Recent Updates From the Field
Papua New Guinea and New Britain (July-August 2010) Guided by Sam Woods
Our most successful tour of Papua New Guinea yet amassed 410 species, helped along by our new extension to the island of New Britain in the Bismarck Archipelago (see WHAT’S NEW for a more detailed account of this particular section of the tour). This tour, more than any other, is jam-packed with truly “mind-altering” species, making picking a winner for best birds of the trip more dicult here than anywhere else on Earth. Frankly, this TB tour oers up the most awe- inspiring species of any tour, and if you are looking for a tour that will give you more than a few new and unbeatable entries on your Top World Birds list then this is the ultimate destination for you! Many of my favorite world birds have been seen on this island, and are simply
never coming out of my top ten. From outrageous birds-of-paradise to kingshers from paradise; to torch-like bowerbirds; to immense pigeons and multicolored doves; to furtive jewel-babblers, New Guinea is simply packed with mouth- watering birds. Of course any tour to this truly unique island inevitably cannot help but focus on “the best bird family on Earth”, the birds-of- paradise. These well-named creatures featured heavily, with 24
dramatic displays, and numerous gorgeous males in pristine breeding condition. It is near impossible to narrow down the highlights even from this family, although the incredible displays of Greater BOPs in Kiunga, and the Raggiana BOPs in Varirata were undoubted standout moments that just left us in awe of what is possible in this magical birding destination. The kingshers deserve more than a brief mention, with 18 dierent species seen (including ve dierent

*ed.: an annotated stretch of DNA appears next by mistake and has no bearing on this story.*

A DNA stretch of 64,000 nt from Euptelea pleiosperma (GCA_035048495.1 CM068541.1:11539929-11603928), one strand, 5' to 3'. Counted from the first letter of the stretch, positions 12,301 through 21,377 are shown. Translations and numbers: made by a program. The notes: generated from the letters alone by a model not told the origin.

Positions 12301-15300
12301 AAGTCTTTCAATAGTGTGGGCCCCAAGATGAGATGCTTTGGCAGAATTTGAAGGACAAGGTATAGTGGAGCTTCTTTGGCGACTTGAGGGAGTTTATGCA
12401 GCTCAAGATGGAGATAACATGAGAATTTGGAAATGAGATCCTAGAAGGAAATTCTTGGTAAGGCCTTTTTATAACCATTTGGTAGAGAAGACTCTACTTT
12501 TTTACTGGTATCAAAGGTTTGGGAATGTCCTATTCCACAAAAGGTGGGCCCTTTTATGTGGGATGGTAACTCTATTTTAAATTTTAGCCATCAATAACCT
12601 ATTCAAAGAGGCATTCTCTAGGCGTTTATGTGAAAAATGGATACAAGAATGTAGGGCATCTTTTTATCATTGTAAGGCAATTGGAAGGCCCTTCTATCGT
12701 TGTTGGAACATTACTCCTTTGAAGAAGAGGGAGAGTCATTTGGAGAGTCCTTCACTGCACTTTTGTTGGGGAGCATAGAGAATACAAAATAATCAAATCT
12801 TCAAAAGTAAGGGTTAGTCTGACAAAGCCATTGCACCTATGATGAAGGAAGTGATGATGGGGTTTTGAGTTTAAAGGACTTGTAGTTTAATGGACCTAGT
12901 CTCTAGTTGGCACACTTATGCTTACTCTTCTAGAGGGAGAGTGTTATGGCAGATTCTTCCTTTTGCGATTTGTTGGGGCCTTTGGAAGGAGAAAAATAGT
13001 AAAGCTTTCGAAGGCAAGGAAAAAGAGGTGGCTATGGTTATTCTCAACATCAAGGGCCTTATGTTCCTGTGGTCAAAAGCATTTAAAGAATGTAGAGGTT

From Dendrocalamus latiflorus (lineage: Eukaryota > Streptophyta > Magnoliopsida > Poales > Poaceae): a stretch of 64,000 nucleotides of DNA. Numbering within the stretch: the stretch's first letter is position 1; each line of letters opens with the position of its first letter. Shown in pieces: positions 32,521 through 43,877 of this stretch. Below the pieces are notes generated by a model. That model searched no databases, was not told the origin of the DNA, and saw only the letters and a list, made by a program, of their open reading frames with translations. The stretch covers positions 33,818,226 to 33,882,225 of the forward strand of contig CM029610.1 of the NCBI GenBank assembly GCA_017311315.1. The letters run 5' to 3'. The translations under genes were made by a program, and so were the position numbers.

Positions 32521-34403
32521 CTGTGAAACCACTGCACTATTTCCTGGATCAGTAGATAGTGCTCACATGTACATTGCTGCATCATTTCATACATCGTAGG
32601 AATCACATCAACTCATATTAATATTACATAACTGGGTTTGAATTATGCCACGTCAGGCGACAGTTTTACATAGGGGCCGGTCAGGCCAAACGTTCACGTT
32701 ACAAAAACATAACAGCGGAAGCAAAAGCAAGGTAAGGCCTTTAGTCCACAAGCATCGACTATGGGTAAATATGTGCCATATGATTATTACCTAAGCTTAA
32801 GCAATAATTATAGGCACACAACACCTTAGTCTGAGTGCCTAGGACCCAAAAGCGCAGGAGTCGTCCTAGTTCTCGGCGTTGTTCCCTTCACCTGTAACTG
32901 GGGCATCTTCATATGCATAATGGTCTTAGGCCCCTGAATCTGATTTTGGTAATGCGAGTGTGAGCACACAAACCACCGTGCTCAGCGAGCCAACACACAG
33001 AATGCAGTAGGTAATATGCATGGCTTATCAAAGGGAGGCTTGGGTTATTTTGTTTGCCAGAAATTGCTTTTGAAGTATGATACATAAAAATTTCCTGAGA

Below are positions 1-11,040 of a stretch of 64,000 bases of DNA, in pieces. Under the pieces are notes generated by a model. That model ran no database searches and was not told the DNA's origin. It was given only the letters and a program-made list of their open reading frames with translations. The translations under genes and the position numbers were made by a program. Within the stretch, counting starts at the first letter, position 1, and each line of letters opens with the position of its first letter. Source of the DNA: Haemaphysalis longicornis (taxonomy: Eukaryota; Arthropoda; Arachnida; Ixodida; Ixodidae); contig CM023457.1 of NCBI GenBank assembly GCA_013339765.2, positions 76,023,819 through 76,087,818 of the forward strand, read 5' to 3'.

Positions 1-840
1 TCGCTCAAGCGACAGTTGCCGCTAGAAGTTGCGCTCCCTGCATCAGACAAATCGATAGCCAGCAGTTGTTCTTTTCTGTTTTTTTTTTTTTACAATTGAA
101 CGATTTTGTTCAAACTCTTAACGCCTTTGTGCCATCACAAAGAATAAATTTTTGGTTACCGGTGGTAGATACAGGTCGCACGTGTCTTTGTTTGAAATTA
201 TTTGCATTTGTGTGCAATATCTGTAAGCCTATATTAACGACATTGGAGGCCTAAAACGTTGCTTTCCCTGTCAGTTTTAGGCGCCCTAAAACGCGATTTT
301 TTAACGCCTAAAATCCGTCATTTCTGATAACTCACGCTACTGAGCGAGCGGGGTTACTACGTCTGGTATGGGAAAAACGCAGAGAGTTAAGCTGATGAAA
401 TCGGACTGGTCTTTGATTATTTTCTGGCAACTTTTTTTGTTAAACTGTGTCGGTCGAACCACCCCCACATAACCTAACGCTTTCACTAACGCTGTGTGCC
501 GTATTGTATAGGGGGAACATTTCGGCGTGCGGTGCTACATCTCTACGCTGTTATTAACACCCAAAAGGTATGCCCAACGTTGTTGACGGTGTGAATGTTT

paradise-kingshers), and included the strange-Shovel-billed Kooka- burra, to the cute-Yellow-billed King-
sher, to the just plain
jaw-droppingly beautiful-Brown- headed Paradise-Kingsher. On top of all of that we witnessed a number of the“brightest birds on the planet”,
apping from one rainforest patch
to another. Other less colorful birds, though no less impressive included day roosting Barred Owlet-Nightjars and Sooty Owl, and a hulking New Guinea Harpy Eagle that apped by. Immense Southern Crowned Pigeons with their fancy “crown” of lace impressed along the Ketu River, though for the guide anyway seeing the truly mythical New Guinea Flightless Rail stomping around a palm swamp will remain the most unexpected memory of all. With all this and more New Guinea denitely lived up to its reputation as“the land of the unexpected”.
Our next Papua New Guinea tour is running in 2011: July 11-28, with the New Britain Extension running after the main tour 28 July – 2 August 2011.